With neither alarming nor invigorating market news to cover in the quarter just past, we noticed that several blogs declared 2015 a year of “meh” returns, including this New York Times post, this column, and this fellow’s personal blog. Dimensional’s fourth quarter market review did not use the actual term, but it implies as much as well, if you read between the lines.
The report also allows us to reiterate: Even in “meh” markets, it’s as important as ever to avoid chasing what may look like greener returns from any seasonal growth.
Perhaps the biggest news of the quarter was the Fed’s federal funds rate increase as described on the report’s final page. Those who believed they could react to the announcement with timely trades were more likely burned by waiting too long and missing out on the increases that already had occurred. The markets had already been anticipating the event for so long, that any conjectured “financial storm” fizzled into something more like a light, ongoing mist.
You’ll find another lesson on the perils of market timing in the summary on page 3. Underneath the arrow illustrations, take a look at the table that shares the best and worst quarterly returns since 2001. The worst quarterly returns for U.S., international and emerging stocks all occurred in Q4 2008. That’s no surprise. But when were the best quarterly returns we’ve seen since then? They were all just two quarters later, in Q2 2009. How many market-timing investors who had fled the market were able to see that one coming, and jump back in to capture them?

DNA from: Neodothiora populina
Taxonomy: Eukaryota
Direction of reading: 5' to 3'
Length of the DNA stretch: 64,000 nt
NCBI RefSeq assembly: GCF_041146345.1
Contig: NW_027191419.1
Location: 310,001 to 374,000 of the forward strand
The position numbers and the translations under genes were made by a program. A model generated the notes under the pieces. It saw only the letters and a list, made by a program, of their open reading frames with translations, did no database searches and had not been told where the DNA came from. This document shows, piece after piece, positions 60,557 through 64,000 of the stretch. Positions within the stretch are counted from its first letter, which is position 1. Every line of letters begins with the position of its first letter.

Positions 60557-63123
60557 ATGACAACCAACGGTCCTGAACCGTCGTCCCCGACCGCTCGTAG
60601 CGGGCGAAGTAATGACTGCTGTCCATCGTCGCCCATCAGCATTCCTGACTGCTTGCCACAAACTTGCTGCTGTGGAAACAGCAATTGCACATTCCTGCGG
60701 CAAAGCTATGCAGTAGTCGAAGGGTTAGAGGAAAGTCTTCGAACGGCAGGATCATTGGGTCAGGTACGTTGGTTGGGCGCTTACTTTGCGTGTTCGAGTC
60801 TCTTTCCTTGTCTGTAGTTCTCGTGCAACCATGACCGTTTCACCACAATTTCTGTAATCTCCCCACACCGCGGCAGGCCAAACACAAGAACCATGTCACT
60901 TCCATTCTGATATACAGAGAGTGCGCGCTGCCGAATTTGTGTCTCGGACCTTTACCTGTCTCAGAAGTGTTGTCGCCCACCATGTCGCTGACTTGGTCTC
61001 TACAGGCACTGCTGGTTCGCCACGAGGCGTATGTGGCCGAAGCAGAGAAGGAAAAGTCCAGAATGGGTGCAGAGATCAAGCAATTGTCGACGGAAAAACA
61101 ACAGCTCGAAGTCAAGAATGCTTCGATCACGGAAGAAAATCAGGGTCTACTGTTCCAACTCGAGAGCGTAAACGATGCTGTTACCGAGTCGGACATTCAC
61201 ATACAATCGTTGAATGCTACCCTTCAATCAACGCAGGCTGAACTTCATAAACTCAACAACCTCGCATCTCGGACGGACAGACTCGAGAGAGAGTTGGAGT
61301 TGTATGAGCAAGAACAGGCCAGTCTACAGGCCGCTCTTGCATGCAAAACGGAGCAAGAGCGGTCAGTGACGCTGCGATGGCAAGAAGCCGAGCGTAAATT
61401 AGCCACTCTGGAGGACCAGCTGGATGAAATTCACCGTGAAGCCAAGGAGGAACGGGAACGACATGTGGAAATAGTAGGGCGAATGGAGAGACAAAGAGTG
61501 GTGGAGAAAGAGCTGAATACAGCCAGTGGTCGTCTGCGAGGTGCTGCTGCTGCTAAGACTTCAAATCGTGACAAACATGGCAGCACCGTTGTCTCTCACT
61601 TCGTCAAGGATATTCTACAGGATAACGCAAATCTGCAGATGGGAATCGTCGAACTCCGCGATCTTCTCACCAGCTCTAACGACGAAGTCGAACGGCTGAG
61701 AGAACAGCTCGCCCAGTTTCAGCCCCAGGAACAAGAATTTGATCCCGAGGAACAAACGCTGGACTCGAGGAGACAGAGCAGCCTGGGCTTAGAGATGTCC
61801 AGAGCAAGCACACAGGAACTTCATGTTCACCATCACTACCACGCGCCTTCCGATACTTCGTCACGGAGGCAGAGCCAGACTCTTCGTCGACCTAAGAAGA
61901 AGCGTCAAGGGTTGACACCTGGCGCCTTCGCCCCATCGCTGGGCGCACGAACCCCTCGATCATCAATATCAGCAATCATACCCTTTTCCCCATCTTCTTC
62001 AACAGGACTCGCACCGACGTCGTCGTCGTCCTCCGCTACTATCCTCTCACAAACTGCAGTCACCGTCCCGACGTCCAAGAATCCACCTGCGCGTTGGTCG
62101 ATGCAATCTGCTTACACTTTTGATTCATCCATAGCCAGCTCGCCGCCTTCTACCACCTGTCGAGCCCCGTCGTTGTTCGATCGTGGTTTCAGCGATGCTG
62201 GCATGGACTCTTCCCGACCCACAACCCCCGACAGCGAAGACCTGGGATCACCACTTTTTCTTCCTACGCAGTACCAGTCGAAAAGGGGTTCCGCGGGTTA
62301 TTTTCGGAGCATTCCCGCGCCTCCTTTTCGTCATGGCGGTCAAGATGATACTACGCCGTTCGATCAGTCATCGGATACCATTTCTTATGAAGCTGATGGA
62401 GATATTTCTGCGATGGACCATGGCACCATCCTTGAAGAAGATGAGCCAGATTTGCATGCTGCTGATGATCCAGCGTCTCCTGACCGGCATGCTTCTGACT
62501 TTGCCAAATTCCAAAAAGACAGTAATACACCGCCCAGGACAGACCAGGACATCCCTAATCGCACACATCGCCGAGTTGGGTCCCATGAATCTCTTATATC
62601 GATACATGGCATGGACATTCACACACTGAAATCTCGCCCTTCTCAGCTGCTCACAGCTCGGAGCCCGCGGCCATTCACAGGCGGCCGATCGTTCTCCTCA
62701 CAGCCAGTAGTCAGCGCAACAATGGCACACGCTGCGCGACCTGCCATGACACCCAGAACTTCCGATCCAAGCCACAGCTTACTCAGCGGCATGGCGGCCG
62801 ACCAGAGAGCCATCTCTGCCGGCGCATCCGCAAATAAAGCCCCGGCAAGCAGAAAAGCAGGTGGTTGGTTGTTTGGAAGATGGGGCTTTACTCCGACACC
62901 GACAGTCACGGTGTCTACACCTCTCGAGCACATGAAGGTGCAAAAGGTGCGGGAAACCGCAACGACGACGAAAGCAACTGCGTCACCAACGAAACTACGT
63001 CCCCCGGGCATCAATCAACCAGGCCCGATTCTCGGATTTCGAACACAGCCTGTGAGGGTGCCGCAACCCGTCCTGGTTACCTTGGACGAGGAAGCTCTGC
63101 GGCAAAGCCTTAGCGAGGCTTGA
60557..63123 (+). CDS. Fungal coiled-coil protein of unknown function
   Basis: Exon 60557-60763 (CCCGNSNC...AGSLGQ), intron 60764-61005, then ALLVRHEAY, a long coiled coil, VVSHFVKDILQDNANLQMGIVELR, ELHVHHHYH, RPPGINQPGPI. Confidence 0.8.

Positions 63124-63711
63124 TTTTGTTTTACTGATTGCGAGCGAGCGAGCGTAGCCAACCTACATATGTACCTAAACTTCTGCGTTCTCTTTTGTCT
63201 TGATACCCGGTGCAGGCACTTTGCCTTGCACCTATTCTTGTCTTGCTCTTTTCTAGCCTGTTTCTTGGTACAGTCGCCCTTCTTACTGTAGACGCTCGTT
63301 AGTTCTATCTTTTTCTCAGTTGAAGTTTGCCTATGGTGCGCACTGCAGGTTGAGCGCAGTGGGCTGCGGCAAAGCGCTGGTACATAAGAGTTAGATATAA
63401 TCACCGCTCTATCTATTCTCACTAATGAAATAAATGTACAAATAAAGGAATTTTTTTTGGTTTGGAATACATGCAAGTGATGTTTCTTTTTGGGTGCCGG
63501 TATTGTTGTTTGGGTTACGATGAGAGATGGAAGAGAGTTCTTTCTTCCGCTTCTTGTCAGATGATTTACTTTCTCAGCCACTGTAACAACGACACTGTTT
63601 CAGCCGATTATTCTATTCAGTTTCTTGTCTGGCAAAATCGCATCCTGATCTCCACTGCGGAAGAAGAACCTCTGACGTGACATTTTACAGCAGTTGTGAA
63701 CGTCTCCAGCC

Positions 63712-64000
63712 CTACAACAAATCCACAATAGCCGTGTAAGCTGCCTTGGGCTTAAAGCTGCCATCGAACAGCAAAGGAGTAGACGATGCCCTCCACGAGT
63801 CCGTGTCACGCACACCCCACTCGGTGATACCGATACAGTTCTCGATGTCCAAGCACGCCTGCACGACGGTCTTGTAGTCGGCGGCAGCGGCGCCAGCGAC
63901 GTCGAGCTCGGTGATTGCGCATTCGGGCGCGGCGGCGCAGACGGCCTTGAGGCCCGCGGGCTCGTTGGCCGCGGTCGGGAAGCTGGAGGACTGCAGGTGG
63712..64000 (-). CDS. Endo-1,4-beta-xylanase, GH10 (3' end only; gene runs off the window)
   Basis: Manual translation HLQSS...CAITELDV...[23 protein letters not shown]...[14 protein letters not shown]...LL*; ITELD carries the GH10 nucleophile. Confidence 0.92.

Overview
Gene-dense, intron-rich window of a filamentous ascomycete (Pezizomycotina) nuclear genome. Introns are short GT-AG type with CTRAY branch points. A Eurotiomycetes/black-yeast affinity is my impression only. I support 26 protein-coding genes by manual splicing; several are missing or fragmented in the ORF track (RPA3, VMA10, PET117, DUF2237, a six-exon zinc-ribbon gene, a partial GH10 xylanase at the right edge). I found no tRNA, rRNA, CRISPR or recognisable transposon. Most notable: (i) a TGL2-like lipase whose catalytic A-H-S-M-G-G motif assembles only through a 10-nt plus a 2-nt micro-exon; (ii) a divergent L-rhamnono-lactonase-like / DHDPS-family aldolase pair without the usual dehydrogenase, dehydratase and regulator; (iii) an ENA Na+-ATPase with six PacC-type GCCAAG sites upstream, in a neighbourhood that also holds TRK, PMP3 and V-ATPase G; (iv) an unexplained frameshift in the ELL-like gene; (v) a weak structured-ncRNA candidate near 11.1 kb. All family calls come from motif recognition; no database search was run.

In his article, “Investors Had Nowhere to Run in 2015 (But That’s Okay), Brian Portnoy observed: “Appreciate that success in investing (like in life generally) is lumpy. It comes in spurts and rarely at the time that you think it will.” For this reason and many others, we continue to believe that the best way to expect your financial garden to grow is to simply be there for it, according to your own goals and risk tolerances and through all the market’s seasons.
Sage Serendipity: Last week we posted about Making Time for Creativity. Until the day he died David Bowie was a creative life force. His parting gifts were the Blackstar album with its single Lazarus released last week. His off-broadway musical Lazarus is finishing up it’s run. Not only in art but in business he was a true innovator. “I don’t know where I’m going from here but I promise it won’t be boring.”